HOUSE IN AN OLIVE GROVE
A natural landscape with fantastic panoramic views and a respectful path leading to a grove of 167 olive trees.
The project is predicated on a compromise between a desire to be part of the landscape and the desire to capture it.
This proposal is located at the highest end of the grove, offering a dynamic interpretation whose dimensions transform as one circulates around it. The layout marks off three different ambiences: the porch-like entrance, the private area facing the grove of olive trees and the belvedere overlooking the tree tops.
The relationship with the outside is enhanced, magnifying the contact perimeter. This allows the circulation of breeze to cool the summer heat. Tangential views of the outside are fostered thanks to the geometry of the ground plan, and together with the suction-effect created by the curved surface, blur the inside boundaries of the house, which always seems to promise more. A feeling of privacy and protection is simultaneously created by the human proportion of spaces.
Each of the night areas located on the top floor offers a different perspective of the landscape. The main bedroom overlooks the only access to the house. The south-facing corridor acts as a Trombe wall and invites one on a journey whose possible end (or beginning) can only be seen when reaching the stairway atrium bathed by the eastern light.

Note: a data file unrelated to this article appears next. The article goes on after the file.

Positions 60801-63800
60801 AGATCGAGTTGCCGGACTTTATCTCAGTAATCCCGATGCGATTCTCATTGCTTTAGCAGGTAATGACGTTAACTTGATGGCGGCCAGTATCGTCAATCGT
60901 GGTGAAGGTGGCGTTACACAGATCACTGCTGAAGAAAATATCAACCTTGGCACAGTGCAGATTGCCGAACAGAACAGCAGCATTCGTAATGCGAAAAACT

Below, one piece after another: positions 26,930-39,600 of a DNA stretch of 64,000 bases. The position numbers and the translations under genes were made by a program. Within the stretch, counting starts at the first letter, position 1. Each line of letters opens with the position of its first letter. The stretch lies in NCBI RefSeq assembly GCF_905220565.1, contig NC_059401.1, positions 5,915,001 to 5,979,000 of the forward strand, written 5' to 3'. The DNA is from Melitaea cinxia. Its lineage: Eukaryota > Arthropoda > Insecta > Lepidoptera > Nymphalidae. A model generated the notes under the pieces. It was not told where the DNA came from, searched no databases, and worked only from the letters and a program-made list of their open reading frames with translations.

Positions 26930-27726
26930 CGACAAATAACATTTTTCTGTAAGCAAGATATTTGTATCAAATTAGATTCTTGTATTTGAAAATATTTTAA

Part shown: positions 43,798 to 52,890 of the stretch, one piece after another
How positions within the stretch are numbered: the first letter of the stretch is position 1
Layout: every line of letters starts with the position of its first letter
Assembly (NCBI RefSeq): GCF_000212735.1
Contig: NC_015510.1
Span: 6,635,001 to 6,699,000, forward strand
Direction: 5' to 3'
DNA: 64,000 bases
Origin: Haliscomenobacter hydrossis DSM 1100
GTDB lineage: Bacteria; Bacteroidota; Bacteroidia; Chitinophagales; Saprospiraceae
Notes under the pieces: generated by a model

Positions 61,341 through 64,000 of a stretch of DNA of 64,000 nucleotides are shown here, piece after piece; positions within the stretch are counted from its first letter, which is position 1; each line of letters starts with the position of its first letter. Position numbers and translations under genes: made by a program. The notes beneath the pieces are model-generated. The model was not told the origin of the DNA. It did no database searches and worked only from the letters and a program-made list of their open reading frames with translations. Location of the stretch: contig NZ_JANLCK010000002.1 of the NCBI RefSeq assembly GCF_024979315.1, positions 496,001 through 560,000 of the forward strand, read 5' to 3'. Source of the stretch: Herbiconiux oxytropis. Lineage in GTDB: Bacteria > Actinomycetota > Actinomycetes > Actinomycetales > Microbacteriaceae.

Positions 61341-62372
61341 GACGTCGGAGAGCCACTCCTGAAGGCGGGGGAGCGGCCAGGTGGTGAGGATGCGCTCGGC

The daytime areas are located on the ground floor; the stairway and bathrooms are next to the wall, leaving the maximum free space for the arrangement of other uses depending on likings, seasons, circumstances…
The well and the fireplace designed to use wood from the olive trees are proof of the desire for self-sufficiency. On another note, the reliance on the outside world is patent in the garage.
The construction is based on repeated rowlock elements permitting a natural and simple construction of its geometry with the curvature being absorbed by the grout… The same criteria are applied to the rest of the building elements, using local traditional materials. As time goes by, these materials will blend in naturally with their surroundings.
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